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Dodge City times. [volume] (Dodge City, Kan.) 1876-1892, January 25, 1883, Image 5

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LOCAL NEWS. (
THUR9DAY; JANUARY 2t, 1883.
POITOFFICI NOTICE.
' After Sunday, January 23.th, 1883, the Dodge
City Postoffiue will observe the iollowing'hours:
OPEX3. CLOSES.
Weekdays 7:30 a.m. 8:00 p.m.
Sundays 8:30 a.m. Pa. m.
Sundas G:00 p. m. ?:00p. m.
M. O. and liegistry.9:0O a. ra. 6 00 p. m.
Mail close at 12 in. and 8:33 p. m.
N. B. KLAINE, Postmaster.
Caicp siovtH at Holder & Shields.'
K. M. Wright was down the road on busi
ness thij week.
The weiher has been pleasant 'since the
severe Culd spf-U.
All kinds of tic ware made at Horder A
Shields' new tin shop.
Oil, which will not freeze, 175 teat, guar
anteed not to fretz, for eale, continually, by
M. Collar.
Wm. Gyles, brother of H. J. Gyle, ar
rived Monday, from England, and will re
main a short time visiting his brother.
Call on Hurder & Shields north of post
office when anything in the line of tin, sheet
iron, copper or zinc work you want done.
Lavin Letnmerr, late postmaster at Odee,
Kansap, was in the city . yesterday, and car
ried the mail pouch with mail for that office.
N. B.KIaine, lately appointed Postmaster
at Dode City, took possession of the office
Tuesday morning. A. Bennett is the assist
ant Postmaster.
E. E. Shuman, of Speareville, has pur
chased a lot in Shinn's Addition, north of
John Muller's residence, and will soon
build a fine residence. Town lots are in de
mand and are bringing good prices.
G. Longenriyfee, of Pawnee Valley,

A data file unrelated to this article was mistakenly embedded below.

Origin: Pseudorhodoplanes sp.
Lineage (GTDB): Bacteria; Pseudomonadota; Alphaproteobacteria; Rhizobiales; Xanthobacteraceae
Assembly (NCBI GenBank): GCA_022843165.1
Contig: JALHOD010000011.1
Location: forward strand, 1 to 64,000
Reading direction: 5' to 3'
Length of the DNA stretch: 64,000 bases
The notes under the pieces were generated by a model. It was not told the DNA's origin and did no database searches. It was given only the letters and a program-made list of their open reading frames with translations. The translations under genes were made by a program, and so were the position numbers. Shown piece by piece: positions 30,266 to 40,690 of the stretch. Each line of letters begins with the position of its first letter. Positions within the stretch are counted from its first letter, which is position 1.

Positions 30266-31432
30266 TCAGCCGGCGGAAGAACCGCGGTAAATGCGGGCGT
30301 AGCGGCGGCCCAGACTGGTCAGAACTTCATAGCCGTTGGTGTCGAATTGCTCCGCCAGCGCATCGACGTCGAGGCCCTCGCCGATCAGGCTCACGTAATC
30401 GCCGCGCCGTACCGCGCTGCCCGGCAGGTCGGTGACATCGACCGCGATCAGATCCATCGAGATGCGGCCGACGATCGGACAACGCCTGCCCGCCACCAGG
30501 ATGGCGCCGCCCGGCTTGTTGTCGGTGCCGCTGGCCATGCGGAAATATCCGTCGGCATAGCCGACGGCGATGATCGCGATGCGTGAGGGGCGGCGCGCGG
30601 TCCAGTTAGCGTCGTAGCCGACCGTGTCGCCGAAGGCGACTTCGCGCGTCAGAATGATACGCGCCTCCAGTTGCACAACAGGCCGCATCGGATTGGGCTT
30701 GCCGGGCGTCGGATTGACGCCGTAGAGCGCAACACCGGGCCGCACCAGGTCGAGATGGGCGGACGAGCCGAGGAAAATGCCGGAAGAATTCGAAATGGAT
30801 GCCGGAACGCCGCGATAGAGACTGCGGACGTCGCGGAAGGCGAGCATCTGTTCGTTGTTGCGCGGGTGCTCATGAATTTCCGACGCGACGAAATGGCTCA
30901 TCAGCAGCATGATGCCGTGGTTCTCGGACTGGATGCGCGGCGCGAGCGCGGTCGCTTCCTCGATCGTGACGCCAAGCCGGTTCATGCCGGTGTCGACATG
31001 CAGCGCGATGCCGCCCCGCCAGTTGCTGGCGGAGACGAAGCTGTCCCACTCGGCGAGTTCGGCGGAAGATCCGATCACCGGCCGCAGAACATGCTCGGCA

Hodgeman county was in town yesterday.
He says there was five inches of snow in
Hodgeman county. He reports no loss of
cattle, but a few head ot sheep by the late
storm.
Fjred. Singer, Fred. Wenie, and Henry
Adams, are recovering from severe spells of
sickness, and are able to be out of their
homes. Judge Burns is recovering from a
severe abscess on the eye. The cold spell
made but little sickness.
R. W. Evans, county treasurer, is in To
peka tbis week, making settlement with the
State Treasurer; The sum paid into the
State treasury this rear is considerably
larger than any of the preceediog years.
The amount. of assessable property is in
creasing every year and of course a larger
revenue is paid into the county treasury.
We notice that N. B. Elaine, of the
Dodge City Times, has beenappointed Post
Master of Dodge City. This is an amiable
position and we think that Mr. Elaine
worthy and will fill the position with much
credit to himself and satisfaction to the peo
ple. Jetmore Reveille.
The above ii one of many complimentary
notices of our appointment. The Reveille
is informed that we shall try to fill the "ami
able position" true to our nature.
The contractor of the mail route from
Dodge City to Zulu, Texas, has failed to com
ply with his contract. The mail this week
for that route being uncalled for at the
Dodge City postoffice. The importance of
mail delivery ia manifest, and a failure of
the carrier ia a great inconvenience and det
riment to the stockmen along the line of the
route. The interests ol the country demand
that the mail contract be given at a price
that will insure the prompt delivery of
mails.
The Water Power company ia in earnest
about its rait against the irrigation people
up west and is preparing to enjoin them
eon. Meters Whiteside and West have
just returned from a trip up the road and
they find by investigation that they have a